The Philadelphia Inquirer recently reported that Philadelphia arrests more noncriminal immigrants than any other city in the country. For some this news will be well received. Others will protest such a statistic, and both sides will invoke an array of standard arguments in defense of their positions.
One such category for arguments for the latter, however, can no longer be adequately proffered: economic arguments. A recent spate of news about the economic effects of immigration suggest that immigration is a net benefit on local economies. If one looks at Philadelphia they will see just these results.
Two economic arguments are commonly made against immigration. The first and most common argument is that non-legal immigrants take jobs away from American citizens. This claim, however, runs counter to a famous 1990 paper that found no effect on employment levels in Miami after the Mariel boatlift.
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Recent research similarly finds that the immigration of high-skilled labor increases employment for native workers, while other research affirms that the hiring of immigrants increases productivity and exports by businesses, thereby maintaining domestic jobs.
The second economic argument against immigration derives from the first, but is usually proffered as a stand-alone argument: the wages effect. This latter argument asserts that a non-legal immigrant is likely to be hired over a citizen because the employer need not pay her a minimum wage. American citizens, facing competition from those lower-payed will ultimately need to accept lower wages than the labor market might otherwise offer.
Yet just as before, the evidence is not supportive of such a position. As is reviewed by the Cato Institute and Noah Smith at Bloomberg View, there is no trade-off between immigration and wages; in fact, immigration may result in wage increases. Taken together, there is little macroeconomic justification for restricting immigration.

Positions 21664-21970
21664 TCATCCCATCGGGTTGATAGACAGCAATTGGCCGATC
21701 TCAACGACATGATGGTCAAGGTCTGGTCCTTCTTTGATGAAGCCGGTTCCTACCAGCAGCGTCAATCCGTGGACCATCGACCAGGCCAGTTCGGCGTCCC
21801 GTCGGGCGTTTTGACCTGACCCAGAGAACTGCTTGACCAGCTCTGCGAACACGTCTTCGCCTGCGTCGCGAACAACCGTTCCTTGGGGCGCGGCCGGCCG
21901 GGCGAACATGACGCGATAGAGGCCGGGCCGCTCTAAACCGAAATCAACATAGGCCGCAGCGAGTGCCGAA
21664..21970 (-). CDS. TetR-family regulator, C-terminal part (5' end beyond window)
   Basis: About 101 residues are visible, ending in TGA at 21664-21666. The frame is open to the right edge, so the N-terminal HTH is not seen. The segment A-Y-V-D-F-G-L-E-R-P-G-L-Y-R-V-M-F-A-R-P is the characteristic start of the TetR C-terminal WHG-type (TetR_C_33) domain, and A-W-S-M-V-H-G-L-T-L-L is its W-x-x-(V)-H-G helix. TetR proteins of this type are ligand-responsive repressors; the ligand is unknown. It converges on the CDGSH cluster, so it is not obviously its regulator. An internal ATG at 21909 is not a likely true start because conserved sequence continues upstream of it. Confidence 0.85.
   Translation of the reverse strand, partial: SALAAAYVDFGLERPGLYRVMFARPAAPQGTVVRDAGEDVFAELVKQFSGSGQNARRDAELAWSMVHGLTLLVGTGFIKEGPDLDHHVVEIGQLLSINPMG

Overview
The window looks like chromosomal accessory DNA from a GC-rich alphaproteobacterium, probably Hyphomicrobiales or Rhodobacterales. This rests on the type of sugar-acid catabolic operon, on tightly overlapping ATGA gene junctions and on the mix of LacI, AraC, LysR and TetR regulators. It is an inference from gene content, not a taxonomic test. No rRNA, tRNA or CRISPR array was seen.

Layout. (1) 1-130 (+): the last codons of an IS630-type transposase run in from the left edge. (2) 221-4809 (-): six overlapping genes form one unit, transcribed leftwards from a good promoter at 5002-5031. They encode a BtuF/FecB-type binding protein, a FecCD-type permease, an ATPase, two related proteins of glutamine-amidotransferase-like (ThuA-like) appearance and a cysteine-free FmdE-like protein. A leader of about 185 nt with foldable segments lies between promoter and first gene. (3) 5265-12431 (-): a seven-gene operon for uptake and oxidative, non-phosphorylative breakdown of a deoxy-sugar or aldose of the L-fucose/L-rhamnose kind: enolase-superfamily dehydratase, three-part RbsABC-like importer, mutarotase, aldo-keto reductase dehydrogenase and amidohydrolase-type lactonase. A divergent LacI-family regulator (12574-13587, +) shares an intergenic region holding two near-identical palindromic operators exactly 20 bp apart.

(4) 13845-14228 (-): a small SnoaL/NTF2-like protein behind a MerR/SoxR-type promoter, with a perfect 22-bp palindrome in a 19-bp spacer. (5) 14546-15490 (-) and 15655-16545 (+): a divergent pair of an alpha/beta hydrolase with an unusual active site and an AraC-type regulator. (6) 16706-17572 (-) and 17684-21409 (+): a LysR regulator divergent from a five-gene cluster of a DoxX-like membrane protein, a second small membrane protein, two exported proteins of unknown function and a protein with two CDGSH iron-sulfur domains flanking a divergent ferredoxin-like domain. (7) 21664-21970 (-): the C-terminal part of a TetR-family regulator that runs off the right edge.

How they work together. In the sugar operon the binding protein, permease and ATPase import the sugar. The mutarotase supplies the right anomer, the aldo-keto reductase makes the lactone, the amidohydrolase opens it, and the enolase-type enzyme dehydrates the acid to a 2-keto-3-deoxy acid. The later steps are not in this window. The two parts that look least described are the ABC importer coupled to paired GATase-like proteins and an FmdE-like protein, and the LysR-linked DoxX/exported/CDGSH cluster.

Philadelphia’s labor market experience with respect to immigration’s effect on wages and employment appears to bear this out. Several studies have highlighted Philadelphia’s immigration rates. For example, a Brookings Institution paper concluded that Philadelphia’s immigrants contributed 75 percent of the city’s growth in labor force participants between 2000 and 2007. Over the same period, we can see an overall increase in wages and a moderate increase in unemployment (attributable to cyclical unemployment) after the labor market recovers from the recession:
It is a similar story for more recent data. Between 2016 and 2017 the U.S. Census revealed that Philadelphia added to the amount of immigrants living here by 31 percent. Were the wages or jobs argument correct, we should see an increase in unemployment and decrease in wages. Once again, however, this is not borne out by the data, and instead the opposite occurs:
Simply put: immigrants help the local economy.
There are other arguments for and against immigration beyond that of economics. Though other research points to similar conclusions about the effect of immigration on communities (for example, immigrants have lower rates of law breaking, high rates of assimilation, and contribute more to social welfare programs than they receive back), an honest assessment of all arguments is assuredly necessary.
For immigration into America, and into a large city of brotherly love, gets to the heart of how we collectively define our shared identity. Nonetheless, let us countenance economic arguments against immigration no further: immigrants help the economy, and therefore help us all.
Justin Harbour teaches Advanced Placement economics at La Salle College High School. He lives in Mt. Airy with his wife and two children.Photo: Frank Roche via Flickr